Turkey doesn’t just have to be relegated to Thanksgiving. Or to Christmas or Easter or any other holiday for that matter. Turkey is available year round and it always makes a welcome addition to the dinner table. You may be so intimidated by the idea of making turkey that you have gotten into the habit of reserving it only for special occasions. Why would you want to deny you and your family the pleasure of enjoying a succulent turkey throughout the year?
Roasting a turkey for the holidays is a great big deal and getting it wrong can cast a pall over the entire day. The pressure is relieved from the kitchen when the day isn’t special. Cook a turkey on a day when you don’t have all that holiday emotional turmoil and you will quickly see that it’s not really the turkey creating the pressure. As long as you know what to do to get the most from the turkey, that is.
You have probably heard it before and doubtlessly will again, but do you actually pay attention? Thawing a turkey by propping its frozen carcass up in the sink is not the most efficient or healthiest way to rid the big bird of ice. Neither is using warm or hot water. Paradoxically, cold water is the best engine for defrosting a turkey. Keep the turkey in its original packaging and set the whole thing down in a sink filled with cold water. Every hour or so, drain the sink and refill with cold water.
Tired of dealing with turkey meat that is dry and flavorless? Well, you can expect only so much flavor from a turkey, but one way up the odds of cutting into a juicy bird is through injection. Invest in one of those marinade injectors and fill it with a melted butter. Inject equal amounts of the butter in various locations around the bird before you place it into the oven. Don’t just focus on the breast, but make sure to inject the butter beneath the skin of the drumsticks, thighs and wings. Then get ready to say goodbye to dry turkey meat.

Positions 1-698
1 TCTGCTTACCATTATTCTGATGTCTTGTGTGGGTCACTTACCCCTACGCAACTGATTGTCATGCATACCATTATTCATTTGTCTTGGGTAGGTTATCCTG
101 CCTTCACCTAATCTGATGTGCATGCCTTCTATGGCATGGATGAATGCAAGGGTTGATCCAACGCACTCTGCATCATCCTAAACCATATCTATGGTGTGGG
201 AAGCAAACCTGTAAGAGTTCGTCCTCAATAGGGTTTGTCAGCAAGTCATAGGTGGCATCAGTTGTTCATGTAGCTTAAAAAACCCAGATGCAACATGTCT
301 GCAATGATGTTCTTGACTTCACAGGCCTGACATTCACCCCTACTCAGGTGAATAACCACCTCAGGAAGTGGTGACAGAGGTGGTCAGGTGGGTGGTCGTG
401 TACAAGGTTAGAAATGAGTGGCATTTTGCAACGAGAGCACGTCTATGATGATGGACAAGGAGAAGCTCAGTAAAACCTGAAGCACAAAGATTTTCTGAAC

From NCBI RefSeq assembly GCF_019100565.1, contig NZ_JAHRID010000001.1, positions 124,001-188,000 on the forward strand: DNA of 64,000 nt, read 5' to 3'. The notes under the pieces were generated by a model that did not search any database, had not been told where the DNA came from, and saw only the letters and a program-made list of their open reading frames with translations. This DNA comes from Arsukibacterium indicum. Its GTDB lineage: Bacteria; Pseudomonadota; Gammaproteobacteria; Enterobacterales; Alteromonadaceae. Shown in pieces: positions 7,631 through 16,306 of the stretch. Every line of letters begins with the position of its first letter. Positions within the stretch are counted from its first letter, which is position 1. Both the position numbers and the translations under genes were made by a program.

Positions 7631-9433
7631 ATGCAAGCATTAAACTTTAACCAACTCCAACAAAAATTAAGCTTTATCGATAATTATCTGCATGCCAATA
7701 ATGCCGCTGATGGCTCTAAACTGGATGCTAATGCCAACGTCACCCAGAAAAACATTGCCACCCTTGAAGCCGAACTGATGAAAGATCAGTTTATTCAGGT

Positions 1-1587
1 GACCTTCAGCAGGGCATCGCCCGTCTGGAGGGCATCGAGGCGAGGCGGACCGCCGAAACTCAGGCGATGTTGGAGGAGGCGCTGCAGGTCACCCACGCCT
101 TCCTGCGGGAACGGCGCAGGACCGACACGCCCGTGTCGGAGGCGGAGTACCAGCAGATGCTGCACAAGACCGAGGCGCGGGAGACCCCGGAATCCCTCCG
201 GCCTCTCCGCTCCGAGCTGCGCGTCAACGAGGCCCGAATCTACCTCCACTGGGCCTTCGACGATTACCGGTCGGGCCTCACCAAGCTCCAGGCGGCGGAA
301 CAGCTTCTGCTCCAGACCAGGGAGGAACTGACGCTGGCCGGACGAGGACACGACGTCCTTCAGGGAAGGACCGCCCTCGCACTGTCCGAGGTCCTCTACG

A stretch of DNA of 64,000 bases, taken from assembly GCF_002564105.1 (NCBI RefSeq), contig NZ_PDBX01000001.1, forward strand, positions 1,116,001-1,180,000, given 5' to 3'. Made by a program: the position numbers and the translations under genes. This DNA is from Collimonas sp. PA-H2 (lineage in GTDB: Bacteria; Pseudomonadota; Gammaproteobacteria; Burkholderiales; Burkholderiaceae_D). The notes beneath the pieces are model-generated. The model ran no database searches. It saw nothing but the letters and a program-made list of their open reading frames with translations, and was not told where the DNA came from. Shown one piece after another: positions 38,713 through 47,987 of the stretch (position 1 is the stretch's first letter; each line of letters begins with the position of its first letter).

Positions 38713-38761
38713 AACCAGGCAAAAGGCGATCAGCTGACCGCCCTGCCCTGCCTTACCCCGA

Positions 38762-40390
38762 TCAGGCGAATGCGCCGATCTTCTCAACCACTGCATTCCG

Rack of Celery
If you want to keep the turkey from sticking to the bottom of the roasting pan and you don’t have a metal rack to place there, make a rack out of celery stalks. Make sure to use the freshest celery you can find. The sturdier, the better. A row of rigid celery stalks placed beneath the turkey makes for an effective raised rack to keep the turkey skin from sticking. In addition, the celery will soak up the turkey drippings and can be diced afterwards as a delicious addition to dressing.
Contrary to what you may have overheard growing up, basting a turkey is not necessary. Whether you buy a self-basting turkey or not, avoid this practice at least until the very end. The heat that you lose by opening the oven door to baste the turkey is not worth the very little gain you get from the task. The basting is not going to penetrate through the skin enough to add enough flavor to make up for the extra time it will take to cook because you keep letting heat escape through the open door. The only really positive effect of basting is browning the skin to make it a little crispier and better-looking. This can be accomplished just as well by waiting until the last 30 minutes of cooking time and by then the negative effect of losing heat won’t have such an impact.
If you don’t want to bother with complex stuffing of turkey either for health reasons or effort, you have some pretty decent alternatives that are both easy and lend flavor. Filling up the cavity of your turkey with apples or onions produces two very distinct, but equally delicious results. If even the process of carving up apples or onions is too much work, create 4 to 1 mix of water and pineapple or grapefruit juice and flood the interior of your turkey prior to cooking.